By ZEINAB NAJM
DEARBORN — The grand opening of the Rouge River Oxbow Restoration was officially celebrated with a ribbon cutting and release of fish Oct. 18.
Elected officials, origination representatives and Henry Ford Academy students gathered at The Henry Ford Village Pavilion to recognize the restoration applications in southeast Michigan’s river systems over the past several years which includes the Rouge River Oxbow, according to a media release.
The goal of the oxbow is to bring back native animal and plant life to the Rouge River.
“After nearly two decades of restoration work, the oxbow is reconnected to the Rouge River as part of a continued effort to bring back native species of animal and plant life along the entire Rouge River,” the release said. “The project, led by Wayne County in partnership with The Henry Ford and Alliance of Rouge Communities, has been under way since 2000 and marks the completion of 18 years of work marking a major step in the restoration of the Rouge River habitat for the benefit of the region and the Great Lakes ecosystem.”
Academy students and biology teacher Robert Leclerc joined the ceremony where students released bluegill.
Wayne County Executive Warren Evans and U.S. Sen. Debbie Stabenow (D-Mich.) assisted students Jade Roock, Joshua Forerster, Arvin Hardaway and Lexie Helka with the fish release into the oxbow.
The students have been at the oxbow with Leclerc to look at the environment, organisms and health of the water. The students put leaf packs in the water for three weeks to check for insects and water health.
Leclerc explained that is when a river doesn’t flow in a straight line so it goes back in forth over time because of water flow which becomes a rounded and eventually an oxbow island can form.
An oxbow is formally defined as, “a curved lake that was originally a bend in a river but became separated when the river took a new, straighter course” by Cambridge Dictionary.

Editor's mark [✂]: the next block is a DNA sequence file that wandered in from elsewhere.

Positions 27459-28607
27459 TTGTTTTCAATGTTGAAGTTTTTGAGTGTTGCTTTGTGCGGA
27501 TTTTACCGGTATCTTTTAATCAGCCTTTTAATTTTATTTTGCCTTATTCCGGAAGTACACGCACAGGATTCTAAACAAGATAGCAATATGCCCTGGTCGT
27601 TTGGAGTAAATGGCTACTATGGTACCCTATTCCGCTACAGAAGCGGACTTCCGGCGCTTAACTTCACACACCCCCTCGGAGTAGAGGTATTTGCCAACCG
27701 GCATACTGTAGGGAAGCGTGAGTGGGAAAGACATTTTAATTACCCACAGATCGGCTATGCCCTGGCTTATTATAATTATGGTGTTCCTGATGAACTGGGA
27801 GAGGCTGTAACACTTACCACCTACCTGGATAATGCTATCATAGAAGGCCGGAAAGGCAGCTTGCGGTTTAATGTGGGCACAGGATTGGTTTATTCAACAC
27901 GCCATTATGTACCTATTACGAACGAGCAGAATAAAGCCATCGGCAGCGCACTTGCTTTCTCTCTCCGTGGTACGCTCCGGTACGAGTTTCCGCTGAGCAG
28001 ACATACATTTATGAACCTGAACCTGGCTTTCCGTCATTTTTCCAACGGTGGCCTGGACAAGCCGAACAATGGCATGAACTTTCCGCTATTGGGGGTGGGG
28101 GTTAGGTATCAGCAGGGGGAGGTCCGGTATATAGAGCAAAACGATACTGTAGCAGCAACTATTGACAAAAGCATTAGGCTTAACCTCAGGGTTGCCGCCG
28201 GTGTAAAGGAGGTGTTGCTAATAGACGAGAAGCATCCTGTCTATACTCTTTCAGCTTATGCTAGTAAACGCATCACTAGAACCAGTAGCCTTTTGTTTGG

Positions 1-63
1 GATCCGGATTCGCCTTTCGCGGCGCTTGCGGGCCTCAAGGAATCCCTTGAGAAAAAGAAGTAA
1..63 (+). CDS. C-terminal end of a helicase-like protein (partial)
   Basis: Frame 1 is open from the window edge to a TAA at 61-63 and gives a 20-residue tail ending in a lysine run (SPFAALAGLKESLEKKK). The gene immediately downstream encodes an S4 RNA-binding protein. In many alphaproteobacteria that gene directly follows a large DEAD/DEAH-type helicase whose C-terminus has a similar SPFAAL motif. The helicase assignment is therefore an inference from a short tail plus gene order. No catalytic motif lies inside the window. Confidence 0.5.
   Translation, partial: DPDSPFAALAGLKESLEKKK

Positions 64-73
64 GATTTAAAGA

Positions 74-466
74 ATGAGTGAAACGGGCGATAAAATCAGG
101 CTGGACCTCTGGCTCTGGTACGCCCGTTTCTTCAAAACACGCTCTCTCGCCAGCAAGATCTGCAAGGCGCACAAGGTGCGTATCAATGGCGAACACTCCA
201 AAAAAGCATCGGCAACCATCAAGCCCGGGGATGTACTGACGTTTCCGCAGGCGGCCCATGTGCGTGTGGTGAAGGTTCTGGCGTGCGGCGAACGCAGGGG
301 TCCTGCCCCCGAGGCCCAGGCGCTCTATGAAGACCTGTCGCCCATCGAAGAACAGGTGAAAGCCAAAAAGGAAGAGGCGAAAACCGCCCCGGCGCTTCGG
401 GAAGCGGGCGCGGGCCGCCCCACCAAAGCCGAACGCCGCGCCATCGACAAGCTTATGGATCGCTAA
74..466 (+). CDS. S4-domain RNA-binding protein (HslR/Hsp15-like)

In the case of this section of the Rouge, the oxbow was separated when the federal government channelized the river in the 1970s, with a concrete channel, due to repeated flooding.
“Today we celebrated the opening of the Rouge River Oxbow, a project nearly 20 years in the making led by Wayne County’s Department of Public Services,” Evans wrote on Facebook. “We were joined by students of The Henry Ford Academy releasing bluegill and were pleased to host Sen. Debbie Stabenow, a relentless champion for Great Lakes restoration and water quality issues.
“These efforts continue on several fronts as we work with partners to restore areas of concern to bring back native wildlife and aquatic habitats. It’s quality of life work designed to preserve and improve the environment for our children and grandchildren. It couldn’t be more important. Big thanks to the Alliance of Rouge Communities, Friends of the Rouge River, the EPA, NOAA and so many more.”
Stabenow also posted about the ribbon cutting on her Facebook page.
“Proud to celebrate the Great Lakes Restoration Initiative in Dearborn yesterday with so many agencies and organizations who are doing incredible work restoring Michigan’s waterways,” she said. “Congratulations to Wayne County, The Henry Ford and the Alliance of Rouge Communities for the grand opening of the Rouge Oxbow Restoration Project.”
For more information on the oxbow and project go to www.allianceofrougecommunities.com.
(Zeinab Najm can be reached at [email protected])